Humans who lived 34 thousand years ago in a cave in the Republic of Georgia were making clothing from dyed, woven fibers. Scientists who discovered the fibers say they are the oldest known examples of human-made cloth and rope.
The fibers were made from woven flax, which the paleolithic humans gathered in the wild outside their cave. You can see a few examples of the fibers, above, under the microscope. Some are twisted together, indicating they might have been used in ropes or string. Whatever woven items they were part of have long ago disintegrated, but they left behind distinct impressions in the cave's clay floor - and these impressions were what scientists saw when they examined the clay. Scientists could even discern the dyes used to color the fibers, which would have been created with colors derived from plants.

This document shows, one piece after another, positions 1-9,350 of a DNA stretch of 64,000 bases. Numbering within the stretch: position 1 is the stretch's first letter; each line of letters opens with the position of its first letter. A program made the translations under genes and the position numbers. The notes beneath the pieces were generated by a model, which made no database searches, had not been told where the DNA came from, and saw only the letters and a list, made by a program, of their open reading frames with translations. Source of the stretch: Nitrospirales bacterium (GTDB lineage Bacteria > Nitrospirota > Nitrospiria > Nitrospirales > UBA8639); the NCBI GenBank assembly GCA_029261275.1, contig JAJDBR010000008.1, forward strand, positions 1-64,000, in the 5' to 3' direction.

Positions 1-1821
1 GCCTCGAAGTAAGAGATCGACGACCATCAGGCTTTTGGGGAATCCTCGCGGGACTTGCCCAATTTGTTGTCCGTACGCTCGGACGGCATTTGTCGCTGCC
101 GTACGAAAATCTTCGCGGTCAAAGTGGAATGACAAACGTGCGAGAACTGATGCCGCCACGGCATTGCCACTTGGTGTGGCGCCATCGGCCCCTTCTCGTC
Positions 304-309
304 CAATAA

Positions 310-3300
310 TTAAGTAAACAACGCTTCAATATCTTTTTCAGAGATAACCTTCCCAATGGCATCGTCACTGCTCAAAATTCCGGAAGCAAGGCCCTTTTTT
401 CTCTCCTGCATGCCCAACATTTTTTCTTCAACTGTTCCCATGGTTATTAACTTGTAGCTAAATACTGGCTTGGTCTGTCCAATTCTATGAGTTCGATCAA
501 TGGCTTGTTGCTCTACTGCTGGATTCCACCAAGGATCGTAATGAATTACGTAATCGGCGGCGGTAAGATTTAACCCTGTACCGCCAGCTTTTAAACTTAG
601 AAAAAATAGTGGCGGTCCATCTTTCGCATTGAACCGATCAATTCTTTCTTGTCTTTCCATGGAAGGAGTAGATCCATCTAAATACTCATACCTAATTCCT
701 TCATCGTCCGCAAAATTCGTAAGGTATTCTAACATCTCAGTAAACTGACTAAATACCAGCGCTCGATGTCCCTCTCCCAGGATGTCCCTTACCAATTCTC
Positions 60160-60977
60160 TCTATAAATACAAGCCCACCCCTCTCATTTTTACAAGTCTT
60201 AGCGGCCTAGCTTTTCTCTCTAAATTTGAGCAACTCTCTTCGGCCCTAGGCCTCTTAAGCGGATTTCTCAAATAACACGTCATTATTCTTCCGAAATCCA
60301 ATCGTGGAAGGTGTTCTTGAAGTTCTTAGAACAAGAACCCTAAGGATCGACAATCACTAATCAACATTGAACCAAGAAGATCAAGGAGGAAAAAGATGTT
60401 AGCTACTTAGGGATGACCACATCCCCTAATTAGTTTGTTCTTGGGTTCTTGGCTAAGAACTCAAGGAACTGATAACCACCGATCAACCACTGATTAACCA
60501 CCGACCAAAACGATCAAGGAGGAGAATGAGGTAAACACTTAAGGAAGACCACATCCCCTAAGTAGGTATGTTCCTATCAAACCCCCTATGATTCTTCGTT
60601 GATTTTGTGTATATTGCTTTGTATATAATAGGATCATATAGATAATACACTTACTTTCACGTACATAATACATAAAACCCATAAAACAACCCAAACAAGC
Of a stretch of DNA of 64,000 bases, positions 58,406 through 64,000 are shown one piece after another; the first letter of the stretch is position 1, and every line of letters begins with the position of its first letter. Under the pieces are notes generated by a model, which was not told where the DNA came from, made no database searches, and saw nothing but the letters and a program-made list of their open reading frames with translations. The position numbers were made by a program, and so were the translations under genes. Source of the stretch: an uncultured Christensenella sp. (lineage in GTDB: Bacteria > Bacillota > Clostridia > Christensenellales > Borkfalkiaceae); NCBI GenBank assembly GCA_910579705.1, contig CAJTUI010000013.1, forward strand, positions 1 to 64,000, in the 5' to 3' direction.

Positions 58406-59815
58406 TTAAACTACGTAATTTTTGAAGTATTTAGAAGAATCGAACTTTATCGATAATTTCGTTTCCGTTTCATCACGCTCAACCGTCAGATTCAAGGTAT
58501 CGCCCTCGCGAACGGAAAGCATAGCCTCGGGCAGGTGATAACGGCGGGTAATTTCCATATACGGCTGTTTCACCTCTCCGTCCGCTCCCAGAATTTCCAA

Says Harvard archaeologist Ofer Bar-Yosef, who worked on the excavation of the cave:
This was a critical invention for early humans. They might have used this fiber to create parts of clothing, ropes, or baskets-for items that were mainly used for domestic activities. We know that this is wild flax that grew in the vicinity of the cave and was exploited intensively or extensively by modern humans.
He added that the ability to weave cloth and ropes would have given the people who inhabited this cave many advantages. They could have sewn animal hides into shoes, or knitted cloth sacks to carry their belongings in. Either way, cloth would have aided them in staying warm and remaining mobile.
The people who lived in the Georgian cave, pictured here, occupied it for thousands of years over many generations. Along with the 34-thousand-year-old twine, researchers also discovered flax fibers in the cave dating back to 21 thousand and 13 thousand years ago. Bar-Yosef and his colleagues' research is published in Science this week.